‘Mother Church of Country Music’ Celebrates 130 Years – Pollstar News
The Ryman Auditorium in Nashville, Tennessee opened in May 1892 as a religious tabernacle and has become nothing less than a spiritual beacon for music lovers everywhere.
“We’re building on our history and the artists who have performed here in the past,” said Gary Levy, general manager of Ryman Auditorium. “The artists who play here have a reverence for it – the people who have played here and the building itself. It has become a bucket list item here.
According to Levy, the reputation and prestige of the venue attracted artists who would not normally appear at a venue the size of the Ryman. Levy added, “and the energy from the fans is just awesome, second to none. The stage is so close to the audience. I say all the time, it’s kind of like playing a concert in your living room, the connection there- down with the audience.
Celebrating its 130th anniversary, the revered music hall announced a new multi-year partnership with the Rock & Roll Hall of Fame on May 26, including a daytime exhibit slated to open later this year featuring the more than 100 inductees into the Rock & Roll Hall of Fame. who have performed at the Ryman over the decades, including BB King, Bob Dylan, Aretha Franklin, Brenda Lee, Bonnie Raitt, Bruce Springsteen, Blondie, REM and rock innovator Sister Rosetta Tharpe, who headlined the Ryman in 1948.
During the announcement, Rock & Roll Hall of Fame President and CEO Greg Harris announced the designation of Ryman Auditorium as an official landmark, one of only 12 such venues in the country. with Austin City Limits, Whiskey a Go-Go in West Hollywood. , California, King Records in Memphis, Tennessee, and Crossroads in Clarksdale, Mississippi.
“The Ryman is one of the most famous concert halls in the world,” Harris said in a statement. “With an unrivaled role in popularizing country music – one of the mainstays of Rock & Roll – its storied stage has hosted performances from an impressive number of Rock & Roll Hall of Fame inductees and continues to do so. today.”
Operated by Ryman Hospitality Properties, the venue has received numerous accolades and awards over the years, including multiple Pollstar Theater of the Year awards, including 2022, in addition to an SRO Touring Award from the Country Music Association (CMA) and numerous awards from the Academy of Country Music (ACM), including Theater of the Year in 2021.
The brick and stained glass structure was added to the National Register of Historic Places in 1971 and named a National Historic Landmark in 2001 for its role in popularizing country music. In 2017, the International Entertainment Buyers Association (IEBA) added the venue to its Hall of Fame, and in 2018 Architectural Digest dubbed it the state’s most iconic structure. According Pollstar Box office reports submitted since February 16, 1999, the 2,362-seat theater hosted 1,887 shows and sold 3,698,434 tickets per press hour. Upcoming performances include Marty Stuart’s Late Night Jam (June 8), Chelsea Handler (June 10) and Belle & Sebastian (June 13).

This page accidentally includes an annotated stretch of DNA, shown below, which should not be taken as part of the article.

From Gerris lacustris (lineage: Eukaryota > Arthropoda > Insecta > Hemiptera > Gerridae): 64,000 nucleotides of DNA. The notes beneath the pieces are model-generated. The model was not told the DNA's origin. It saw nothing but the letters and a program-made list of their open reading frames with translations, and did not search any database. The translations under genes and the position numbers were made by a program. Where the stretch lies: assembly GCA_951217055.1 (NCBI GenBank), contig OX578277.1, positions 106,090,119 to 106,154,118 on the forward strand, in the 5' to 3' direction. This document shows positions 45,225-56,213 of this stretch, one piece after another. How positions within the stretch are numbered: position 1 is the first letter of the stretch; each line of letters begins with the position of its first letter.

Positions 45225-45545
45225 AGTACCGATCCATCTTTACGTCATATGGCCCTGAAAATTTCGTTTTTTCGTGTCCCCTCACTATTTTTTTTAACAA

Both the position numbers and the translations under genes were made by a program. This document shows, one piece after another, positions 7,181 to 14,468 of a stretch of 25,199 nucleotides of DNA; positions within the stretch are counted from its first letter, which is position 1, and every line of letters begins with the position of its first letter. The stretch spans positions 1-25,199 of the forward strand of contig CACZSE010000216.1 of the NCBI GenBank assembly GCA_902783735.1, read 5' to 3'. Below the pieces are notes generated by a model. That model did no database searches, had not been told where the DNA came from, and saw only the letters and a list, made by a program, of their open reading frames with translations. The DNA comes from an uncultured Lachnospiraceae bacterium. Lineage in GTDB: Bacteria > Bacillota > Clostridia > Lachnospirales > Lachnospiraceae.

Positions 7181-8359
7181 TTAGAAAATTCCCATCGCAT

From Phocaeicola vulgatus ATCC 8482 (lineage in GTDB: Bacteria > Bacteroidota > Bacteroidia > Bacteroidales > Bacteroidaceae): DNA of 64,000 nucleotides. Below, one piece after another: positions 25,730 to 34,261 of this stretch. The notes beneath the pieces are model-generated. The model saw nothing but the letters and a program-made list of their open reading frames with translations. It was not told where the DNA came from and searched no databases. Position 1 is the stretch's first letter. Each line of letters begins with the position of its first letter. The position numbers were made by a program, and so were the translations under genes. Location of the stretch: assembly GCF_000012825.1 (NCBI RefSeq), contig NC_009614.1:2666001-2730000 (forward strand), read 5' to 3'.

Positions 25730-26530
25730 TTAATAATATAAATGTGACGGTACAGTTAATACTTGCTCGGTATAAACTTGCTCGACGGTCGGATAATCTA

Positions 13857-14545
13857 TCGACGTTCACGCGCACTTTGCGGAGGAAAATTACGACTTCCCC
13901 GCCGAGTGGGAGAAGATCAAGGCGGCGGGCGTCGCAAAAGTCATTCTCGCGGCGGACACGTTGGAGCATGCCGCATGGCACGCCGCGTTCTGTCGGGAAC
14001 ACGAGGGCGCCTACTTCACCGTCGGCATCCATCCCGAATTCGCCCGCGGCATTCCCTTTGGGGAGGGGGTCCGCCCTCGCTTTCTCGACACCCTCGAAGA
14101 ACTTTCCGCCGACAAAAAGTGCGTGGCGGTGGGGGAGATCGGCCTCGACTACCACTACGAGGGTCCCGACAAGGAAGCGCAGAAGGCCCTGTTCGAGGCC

The original Union Gospel Tabernacle had an unlikely creator in Captain Thomas Ryman, a Nashville businessman who owned saloons and riverboats. In 1885 he attended a local tent revival with the intention of heckling lecturer Samuel Porter Jones and eventually converted.
Captain Ryman envisioned a large indoor meeting place, where worshipers could worship in comfort. The neo-Gothic auditorium lasted seven years at a cost of $100,000, over $3 million today. When it opened on May 4, 1892, it was $20,000 in debt and to cover costs, non-religious events were booked.
An unlikely hero stepped in to forever alter the creative vision for the venue—crossing genres, embracing change, and establishing the auditorium’s place in Nashville’s eventual rise to Music City.
Lula C. Naff was a widow and single mother when she moved to Nashville in 1904, the same year Captain Ryman died and the Union Gospel Tabernacle was renamed in his honor. Naff worked as a secretary for the Lyceum office which organized lectures, concerts and other entertainment and educational events for the public and the Ryman was one of the venues they used. The first paid sale was a lecture with Helen Keller and Anne Sullivan Macy in 1913.